Science in crisis

An abbreviated list of a new genre yoking together meta-science, sociology of science, and social epistemology, focusing on varieties of scientific malfeasance:

R. Barker Baussell, The Problem with Science: The Reproducibility Crisis and What to do About It (2021)

Aubrey Clayton, Bernoulli’s Fallacy: Statistical Illogic and the Crisis of Modern Science (2021)

Nicolas Chevassus-au-Louis, Fraud in the Lab: The High Stakes of Scientific Research (2019)

Ben Goldacre, Bad Science: Quacks, Hacks, and Big Pharma Flacks (2010)

Gareth Leng and Rhodri Ivor Leng, The Matter of Facts: Skepticism, Persuasion, and Evidence in Science (2020)

Philip Mirowski, Science-Mart (2011)

Stuart Ritchie, Science Fictions: Exposing Fraud, Bias, Negligence, and Hype in Science (2020)

There’s also a generic counterpart that defends science against these worries (cf. Latour on critique running out of steam):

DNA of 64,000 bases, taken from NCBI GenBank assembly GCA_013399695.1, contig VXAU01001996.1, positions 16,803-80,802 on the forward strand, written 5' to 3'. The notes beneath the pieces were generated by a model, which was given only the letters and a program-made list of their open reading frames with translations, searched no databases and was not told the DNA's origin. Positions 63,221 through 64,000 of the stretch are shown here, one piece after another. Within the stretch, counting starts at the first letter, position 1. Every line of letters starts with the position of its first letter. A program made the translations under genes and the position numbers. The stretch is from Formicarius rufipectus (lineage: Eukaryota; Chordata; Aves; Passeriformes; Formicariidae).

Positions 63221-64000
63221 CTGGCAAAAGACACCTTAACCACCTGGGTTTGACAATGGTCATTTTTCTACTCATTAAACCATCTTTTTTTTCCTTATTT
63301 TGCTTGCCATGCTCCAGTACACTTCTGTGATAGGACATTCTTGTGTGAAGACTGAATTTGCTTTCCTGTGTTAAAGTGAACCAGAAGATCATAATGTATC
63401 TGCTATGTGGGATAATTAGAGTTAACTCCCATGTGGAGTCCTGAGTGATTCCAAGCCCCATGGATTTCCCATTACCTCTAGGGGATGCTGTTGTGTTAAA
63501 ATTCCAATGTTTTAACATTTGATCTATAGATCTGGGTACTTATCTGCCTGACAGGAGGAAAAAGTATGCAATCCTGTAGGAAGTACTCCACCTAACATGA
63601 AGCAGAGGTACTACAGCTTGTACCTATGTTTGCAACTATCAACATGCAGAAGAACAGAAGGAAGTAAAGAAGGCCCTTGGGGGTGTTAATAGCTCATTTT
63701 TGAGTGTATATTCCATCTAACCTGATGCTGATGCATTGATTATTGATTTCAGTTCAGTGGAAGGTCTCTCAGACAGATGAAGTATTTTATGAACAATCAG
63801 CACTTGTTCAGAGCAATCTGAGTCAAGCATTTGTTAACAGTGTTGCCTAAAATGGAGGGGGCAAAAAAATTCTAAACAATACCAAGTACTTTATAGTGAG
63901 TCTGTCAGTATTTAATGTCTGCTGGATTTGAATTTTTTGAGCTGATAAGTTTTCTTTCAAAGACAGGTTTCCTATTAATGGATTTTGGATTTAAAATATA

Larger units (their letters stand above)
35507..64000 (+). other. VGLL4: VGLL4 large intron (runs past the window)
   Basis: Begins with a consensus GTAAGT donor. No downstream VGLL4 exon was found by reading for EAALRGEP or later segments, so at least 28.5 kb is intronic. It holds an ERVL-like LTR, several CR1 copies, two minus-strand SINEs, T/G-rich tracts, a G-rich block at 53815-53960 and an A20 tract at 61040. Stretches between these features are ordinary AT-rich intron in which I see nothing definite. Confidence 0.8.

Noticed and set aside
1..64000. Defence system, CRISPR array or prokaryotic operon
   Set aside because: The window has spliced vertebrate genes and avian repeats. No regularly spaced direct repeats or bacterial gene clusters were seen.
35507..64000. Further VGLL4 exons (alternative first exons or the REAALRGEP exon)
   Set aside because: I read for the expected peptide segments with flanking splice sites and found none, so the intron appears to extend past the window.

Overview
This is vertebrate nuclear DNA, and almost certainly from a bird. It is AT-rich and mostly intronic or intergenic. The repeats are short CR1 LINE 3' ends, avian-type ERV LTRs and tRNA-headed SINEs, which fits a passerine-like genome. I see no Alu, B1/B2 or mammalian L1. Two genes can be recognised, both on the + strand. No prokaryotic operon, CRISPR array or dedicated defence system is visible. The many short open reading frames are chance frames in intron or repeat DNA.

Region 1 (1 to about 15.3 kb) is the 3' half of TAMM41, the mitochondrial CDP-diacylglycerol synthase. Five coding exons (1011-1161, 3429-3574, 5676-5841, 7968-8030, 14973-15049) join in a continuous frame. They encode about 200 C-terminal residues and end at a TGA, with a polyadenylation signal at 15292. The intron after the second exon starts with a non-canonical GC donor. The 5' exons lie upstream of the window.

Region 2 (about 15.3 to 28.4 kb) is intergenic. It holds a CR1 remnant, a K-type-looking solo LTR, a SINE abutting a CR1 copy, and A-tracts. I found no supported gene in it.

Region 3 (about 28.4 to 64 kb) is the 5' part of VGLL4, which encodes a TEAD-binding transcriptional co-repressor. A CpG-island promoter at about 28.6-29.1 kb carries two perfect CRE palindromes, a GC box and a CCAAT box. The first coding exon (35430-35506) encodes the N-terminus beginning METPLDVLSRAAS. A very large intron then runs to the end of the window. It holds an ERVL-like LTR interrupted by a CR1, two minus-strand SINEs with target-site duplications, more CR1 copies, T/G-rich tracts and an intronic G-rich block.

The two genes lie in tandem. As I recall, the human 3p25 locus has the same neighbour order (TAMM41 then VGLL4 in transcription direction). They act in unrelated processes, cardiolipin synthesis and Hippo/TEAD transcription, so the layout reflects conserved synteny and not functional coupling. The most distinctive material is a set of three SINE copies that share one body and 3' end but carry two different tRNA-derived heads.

Harry Collins, Rethinking Expertise (2008)

Harry Collins, Are We All Scientific Experts Now? (2014)

Harry Collins and Robert Evans, Why Democracies Need Science (2017)

Lee McIntyre, The Scientific Attitude (2020)

Naomi Oreskes, Why Trust Science? (2019)

And finally, there are volumes that focus on trust, democracy, mistrust and distrust, consensus and dissensus, and the sociology and politics of expertise:

Mark B. Brown, Science in Democracy: Expertise, Institutions, and Representation (2009)

Gil Eyal, The Crisis of Expertise (2019)

Stephen Hilgartner, Science on Stage: Expert Advice as Public Drama (2000)

Philip Kitcher, Science in a Democratic Society (2011)

Robert K. Merton and Londa Schiebinger, Agnotology: The Making and Unmaking of Ignorance (2008)

David Michaels, The Triumph of Doubt: Dark Money and the Science of Deception (2020)

Naomi Oreskes and Erik M. Conway, Merchants of Doubt (2011)

Zeynep Pamuk, Politics and Expertise: How to Use Science in a Democratic Society (2021)